A new immigration law passed by Florida governor Ron DeSantis, described by observers as one of the harshest in the country, has caused a massive decline in the Sunshine State’s labour force since it took effect, according to some business owners.
The Republican leader and 2024 presidential campaign’s signature immigration law, which took effect 1 July, makes it a third-degree felony for unauthorised immigrants to knowingly use false ID’s for employment, and business that knowingly employ unauthorised immigrants or who avoid using the E-Verify system can lose their licenses or face up to $1000 in fines. The law also requires hospitals that accept Medicaid to check for immigration status, and invalidates drivers licenses issued to unauthorised immigrants from other states.
In Miami’s booming construction industry, some companies are reporpting up to a 25 per cent decline in workers, The Wall Street Joural reports.
“We’ve seen some fallout on job sites, particularly as it relates to hourly labor as a result of this new law,” Tom C Murphy, co-president of Coastal Construction, a company with more than 30 active projects across the state, told the paper.
There at least 400,000 undocumented immigrants working in the state, according to Samuel Vilchez Santiago, the American Business Immigration Coalition’s Florida director.
“We are in dire need of workers,” he told the Associated Press last month. “So there is a lot of fear from across the state … that this new law will actually be devastating.”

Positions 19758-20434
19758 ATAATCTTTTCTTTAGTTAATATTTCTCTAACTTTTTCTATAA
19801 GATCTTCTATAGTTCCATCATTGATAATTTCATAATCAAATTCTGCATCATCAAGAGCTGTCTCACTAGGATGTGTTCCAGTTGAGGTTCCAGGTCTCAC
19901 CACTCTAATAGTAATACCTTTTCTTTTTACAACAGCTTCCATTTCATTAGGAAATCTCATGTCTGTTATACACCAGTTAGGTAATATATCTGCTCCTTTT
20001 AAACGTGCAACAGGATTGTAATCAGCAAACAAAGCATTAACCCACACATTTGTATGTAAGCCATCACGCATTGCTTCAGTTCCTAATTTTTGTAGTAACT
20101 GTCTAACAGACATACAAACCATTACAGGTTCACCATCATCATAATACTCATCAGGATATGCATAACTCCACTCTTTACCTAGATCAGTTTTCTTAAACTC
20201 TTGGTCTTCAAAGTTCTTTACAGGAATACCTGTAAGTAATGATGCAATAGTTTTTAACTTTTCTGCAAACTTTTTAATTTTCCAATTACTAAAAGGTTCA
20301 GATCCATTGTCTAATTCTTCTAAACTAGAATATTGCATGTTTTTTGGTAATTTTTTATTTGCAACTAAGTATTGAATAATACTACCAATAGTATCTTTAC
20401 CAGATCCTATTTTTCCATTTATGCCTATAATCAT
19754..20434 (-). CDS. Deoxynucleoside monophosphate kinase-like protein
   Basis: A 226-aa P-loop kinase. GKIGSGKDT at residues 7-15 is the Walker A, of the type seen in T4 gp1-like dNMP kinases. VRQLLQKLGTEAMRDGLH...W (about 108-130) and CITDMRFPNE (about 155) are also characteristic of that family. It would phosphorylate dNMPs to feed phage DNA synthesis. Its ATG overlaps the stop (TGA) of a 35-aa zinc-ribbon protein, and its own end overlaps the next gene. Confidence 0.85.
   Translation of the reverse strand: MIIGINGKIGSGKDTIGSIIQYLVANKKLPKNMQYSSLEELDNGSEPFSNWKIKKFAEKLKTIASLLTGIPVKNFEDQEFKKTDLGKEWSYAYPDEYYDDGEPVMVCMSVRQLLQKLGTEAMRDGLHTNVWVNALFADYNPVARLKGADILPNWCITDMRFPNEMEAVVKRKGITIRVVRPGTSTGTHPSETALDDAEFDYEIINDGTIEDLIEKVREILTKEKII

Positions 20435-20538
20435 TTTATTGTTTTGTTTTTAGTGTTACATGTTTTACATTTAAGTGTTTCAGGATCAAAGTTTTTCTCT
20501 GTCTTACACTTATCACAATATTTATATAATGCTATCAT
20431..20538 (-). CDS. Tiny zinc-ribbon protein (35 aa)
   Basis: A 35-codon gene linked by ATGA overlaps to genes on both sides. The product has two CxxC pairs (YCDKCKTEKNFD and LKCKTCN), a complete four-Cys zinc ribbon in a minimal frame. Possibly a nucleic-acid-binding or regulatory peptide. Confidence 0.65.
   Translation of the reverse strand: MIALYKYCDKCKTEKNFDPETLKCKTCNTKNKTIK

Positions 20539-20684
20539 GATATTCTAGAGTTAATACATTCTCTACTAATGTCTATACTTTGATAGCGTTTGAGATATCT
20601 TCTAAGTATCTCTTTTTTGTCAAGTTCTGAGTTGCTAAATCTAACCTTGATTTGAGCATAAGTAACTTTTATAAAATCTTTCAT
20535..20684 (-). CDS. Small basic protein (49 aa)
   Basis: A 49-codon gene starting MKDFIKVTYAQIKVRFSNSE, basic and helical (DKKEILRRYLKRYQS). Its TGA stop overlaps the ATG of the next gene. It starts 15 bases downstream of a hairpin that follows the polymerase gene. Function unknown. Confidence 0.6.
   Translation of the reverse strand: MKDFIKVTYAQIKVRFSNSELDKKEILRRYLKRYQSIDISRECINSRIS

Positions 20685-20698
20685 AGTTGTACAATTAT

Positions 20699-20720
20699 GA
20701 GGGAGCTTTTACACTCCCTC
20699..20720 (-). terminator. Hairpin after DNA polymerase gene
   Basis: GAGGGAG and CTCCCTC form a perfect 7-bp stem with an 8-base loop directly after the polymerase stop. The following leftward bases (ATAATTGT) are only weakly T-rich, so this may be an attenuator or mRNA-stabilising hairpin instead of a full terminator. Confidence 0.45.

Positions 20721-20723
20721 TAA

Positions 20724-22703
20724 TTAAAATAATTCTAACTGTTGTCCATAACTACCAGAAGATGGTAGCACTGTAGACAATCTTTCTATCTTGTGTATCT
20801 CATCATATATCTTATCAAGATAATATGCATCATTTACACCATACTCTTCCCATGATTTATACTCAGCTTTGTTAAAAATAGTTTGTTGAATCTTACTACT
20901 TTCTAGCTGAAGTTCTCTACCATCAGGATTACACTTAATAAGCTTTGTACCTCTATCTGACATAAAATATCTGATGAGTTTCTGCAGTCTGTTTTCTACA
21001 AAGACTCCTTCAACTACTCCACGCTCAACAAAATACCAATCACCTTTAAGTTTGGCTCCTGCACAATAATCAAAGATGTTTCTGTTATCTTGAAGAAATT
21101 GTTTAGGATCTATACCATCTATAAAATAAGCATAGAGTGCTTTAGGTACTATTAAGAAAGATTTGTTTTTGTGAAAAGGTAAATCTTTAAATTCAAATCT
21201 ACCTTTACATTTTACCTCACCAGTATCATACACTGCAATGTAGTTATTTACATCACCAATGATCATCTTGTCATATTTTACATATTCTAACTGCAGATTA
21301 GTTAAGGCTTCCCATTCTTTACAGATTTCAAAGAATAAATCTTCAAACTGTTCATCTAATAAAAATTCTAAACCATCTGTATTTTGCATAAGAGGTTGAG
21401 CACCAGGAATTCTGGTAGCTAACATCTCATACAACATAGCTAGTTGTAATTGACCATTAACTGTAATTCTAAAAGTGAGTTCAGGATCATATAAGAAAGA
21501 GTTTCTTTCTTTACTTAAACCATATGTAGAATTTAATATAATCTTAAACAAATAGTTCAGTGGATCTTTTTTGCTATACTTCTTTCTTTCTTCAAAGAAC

Migrant groups protested the new law in June, while the governor’s office told the AP in a statement, “Any business that exploits this crisis by employing illegal aliens instead of Floridians will be held accountable.”
Mr DeSantis, despite governing a state known for its vibrant immigrant populations from Latin America, has positioned himself as a hard-line anti-immigrant crusader as he runs for president.
In late June, he visited the US-Mexico border, where he blamed security issues on the Biden administration and proposed a return to most of Donald Trump’s most controversial immigration policies.
That includes detaining migrant families with children beyond the customary 20 days, finishing the US-Mexico border wall, and ending the long-standing practice of releasing migrants into the US ahead of their court dates on potential immigration charges, which are usually civil violations rather than criminal ones more typically associated with prison.
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